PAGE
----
‘I wasn’t in a rush to become head coach’ says Brian Flores
A quick glance at the 2019 NFL draft order suggests the Oakland Raiders are about to do some serious work in the first round.
The Raiders have three first-round picks -- the fourth overall selection, the 24th overall selection, and the 27th overall selection
They have the fourth pick because they authored a stinky 4-12 record in 2018. They’ve also got the 24th pick because they traded pass-rusher Khalil Mack to the Chicago Bears. And they’ve got the 27th pick because they traded receiver Amari Cooper to the Dallas Cowboys.
People within the Raiders organization are excited about the opportunity they have to remake their team in this and future drafts because they also got a first-round pick for Mack in the 2020 draft.
But to stock these draft day hauls the Raiders endured some significant pain in 2018. There was a lot of losing. And criticism. And even some mocking.
Which brings me to the Miami Dolphins...
By now you know the Dolphins’ stated approach to 2019. Owner Stephen Ross announced a “new approach,” and in doing so talked about how he had to fire Adam Gase because, in part, the coach wanted to “win now.”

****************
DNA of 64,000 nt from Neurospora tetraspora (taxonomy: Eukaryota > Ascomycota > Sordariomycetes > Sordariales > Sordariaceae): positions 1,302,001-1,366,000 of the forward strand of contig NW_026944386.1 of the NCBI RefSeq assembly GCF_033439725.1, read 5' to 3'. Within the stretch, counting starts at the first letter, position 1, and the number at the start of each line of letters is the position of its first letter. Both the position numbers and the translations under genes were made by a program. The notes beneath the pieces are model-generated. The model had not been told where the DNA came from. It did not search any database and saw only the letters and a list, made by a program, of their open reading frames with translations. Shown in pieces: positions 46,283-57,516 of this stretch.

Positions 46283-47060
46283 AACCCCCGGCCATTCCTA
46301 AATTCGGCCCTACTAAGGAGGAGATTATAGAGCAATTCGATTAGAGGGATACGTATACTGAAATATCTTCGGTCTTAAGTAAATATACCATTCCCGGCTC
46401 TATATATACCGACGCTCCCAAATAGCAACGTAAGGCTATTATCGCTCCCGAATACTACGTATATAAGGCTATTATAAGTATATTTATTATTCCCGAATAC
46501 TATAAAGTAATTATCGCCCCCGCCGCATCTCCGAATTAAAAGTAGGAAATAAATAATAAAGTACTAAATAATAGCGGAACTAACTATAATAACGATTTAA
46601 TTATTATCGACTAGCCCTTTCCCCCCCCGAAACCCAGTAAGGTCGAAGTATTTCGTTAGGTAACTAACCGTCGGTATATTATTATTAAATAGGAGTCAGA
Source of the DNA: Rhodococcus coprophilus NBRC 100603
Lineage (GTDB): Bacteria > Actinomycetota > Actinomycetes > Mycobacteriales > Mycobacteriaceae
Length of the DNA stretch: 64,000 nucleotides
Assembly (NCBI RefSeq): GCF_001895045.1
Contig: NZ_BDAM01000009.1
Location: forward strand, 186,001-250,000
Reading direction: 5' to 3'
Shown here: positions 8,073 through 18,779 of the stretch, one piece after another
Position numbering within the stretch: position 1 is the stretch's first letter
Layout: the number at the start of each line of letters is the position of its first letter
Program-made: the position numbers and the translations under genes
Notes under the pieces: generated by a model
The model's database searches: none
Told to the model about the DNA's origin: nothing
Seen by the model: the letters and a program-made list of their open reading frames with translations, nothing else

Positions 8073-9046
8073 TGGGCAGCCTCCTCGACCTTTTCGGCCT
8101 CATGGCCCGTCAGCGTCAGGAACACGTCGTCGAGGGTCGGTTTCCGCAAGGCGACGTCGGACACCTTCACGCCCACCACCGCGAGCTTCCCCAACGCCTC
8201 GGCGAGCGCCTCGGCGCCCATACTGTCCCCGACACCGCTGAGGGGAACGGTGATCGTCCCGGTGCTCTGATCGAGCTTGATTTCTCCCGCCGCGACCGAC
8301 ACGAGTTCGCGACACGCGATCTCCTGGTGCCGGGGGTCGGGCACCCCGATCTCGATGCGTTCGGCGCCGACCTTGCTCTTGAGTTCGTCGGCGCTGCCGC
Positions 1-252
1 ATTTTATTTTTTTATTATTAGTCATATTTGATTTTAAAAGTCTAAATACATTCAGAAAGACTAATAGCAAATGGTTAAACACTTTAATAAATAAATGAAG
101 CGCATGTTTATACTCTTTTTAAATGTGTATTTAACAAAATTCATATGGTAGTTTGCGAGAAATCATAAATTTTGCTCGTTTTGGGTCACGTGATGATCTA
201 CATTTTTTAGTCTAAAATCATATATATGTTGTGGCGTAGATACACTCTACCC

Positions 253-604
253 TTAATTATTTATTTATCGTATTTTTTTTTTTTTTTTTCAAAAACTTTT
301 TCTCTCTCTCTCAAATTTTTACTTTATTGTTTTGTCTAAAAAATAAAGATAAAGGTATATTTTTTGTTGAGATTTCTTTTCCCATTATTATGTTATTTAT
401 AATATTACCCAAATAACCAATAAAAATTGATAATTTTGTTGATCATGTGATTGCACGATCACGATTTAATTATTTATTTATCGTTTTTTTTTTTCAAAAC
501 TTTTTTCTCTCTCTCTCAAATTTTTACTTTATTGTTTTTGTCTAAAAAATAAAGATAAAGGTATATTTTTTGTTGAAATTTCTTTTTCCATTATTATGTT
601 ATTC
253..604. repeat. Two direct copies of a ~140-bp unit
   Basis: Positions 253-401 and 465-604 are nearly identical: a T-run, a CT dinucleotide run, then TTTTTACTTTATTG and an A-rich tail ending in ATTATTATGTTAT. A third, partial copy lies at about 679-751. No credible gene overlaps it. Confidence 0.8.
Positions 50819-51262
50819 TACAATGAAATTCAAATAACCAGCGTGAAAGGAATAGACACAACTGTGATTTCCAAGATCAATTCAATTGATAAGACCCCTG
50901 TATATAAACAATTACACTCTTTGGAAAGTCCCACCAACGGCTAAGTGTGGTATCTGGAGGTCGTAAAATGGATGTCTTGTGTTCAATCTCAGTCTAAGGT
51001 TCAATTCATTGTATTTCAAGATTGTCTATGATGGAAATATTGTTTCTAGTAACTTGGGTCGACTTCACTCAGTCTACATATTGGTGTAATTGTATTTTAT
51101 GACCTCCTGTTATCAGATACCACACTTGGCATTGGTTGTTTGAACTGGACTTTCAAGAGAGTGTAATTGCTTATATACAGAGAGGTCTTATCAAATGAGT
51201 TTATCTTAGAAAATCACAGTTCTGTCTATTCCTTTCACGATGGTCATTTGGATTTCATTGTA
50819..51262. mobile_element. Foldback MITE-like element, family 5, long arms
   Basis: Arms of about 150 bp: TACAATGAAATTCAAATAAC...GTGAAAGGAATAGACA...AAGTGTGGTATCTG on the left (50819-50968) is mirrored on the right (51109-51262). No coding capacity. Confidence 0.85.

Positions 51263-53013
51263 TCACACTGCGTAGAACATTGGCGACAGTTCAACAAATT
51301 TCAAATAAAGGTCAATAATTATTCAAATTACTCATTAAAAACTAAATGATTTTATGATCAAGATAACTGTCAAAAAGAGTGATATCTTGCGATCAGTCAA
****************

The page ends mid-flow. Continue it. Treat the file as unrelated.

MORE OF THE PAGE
And Ross talked about doing things “the right way,” which he said could include a 3-13 record.
And then new coach Brian Flores, who got a five-year contract when other coaches this cycle mostly got four-year deals, made the point “there will be some pain” during his introductory press conference.
So the Dolphins just might be getting ready to experience something similar to what the Raiders lived through last season.
If that’s the direction, the Dolphins can do some significant work toward speeding up the looming rebuild.
But before we get into that, there is a question about how aggressive the Dolphins will truly be with this.
Because Miami can do what it has done for far too long and engage in half measures that may bring only partial results. Or general manager Chris Grier and Flores can take a sledgehammer to this thing and tear down the old quickly so as to more get ready for the new.
There has been no indication how Grier and Flores will approach it -- slow and steady, or with break-neck speed and aggression.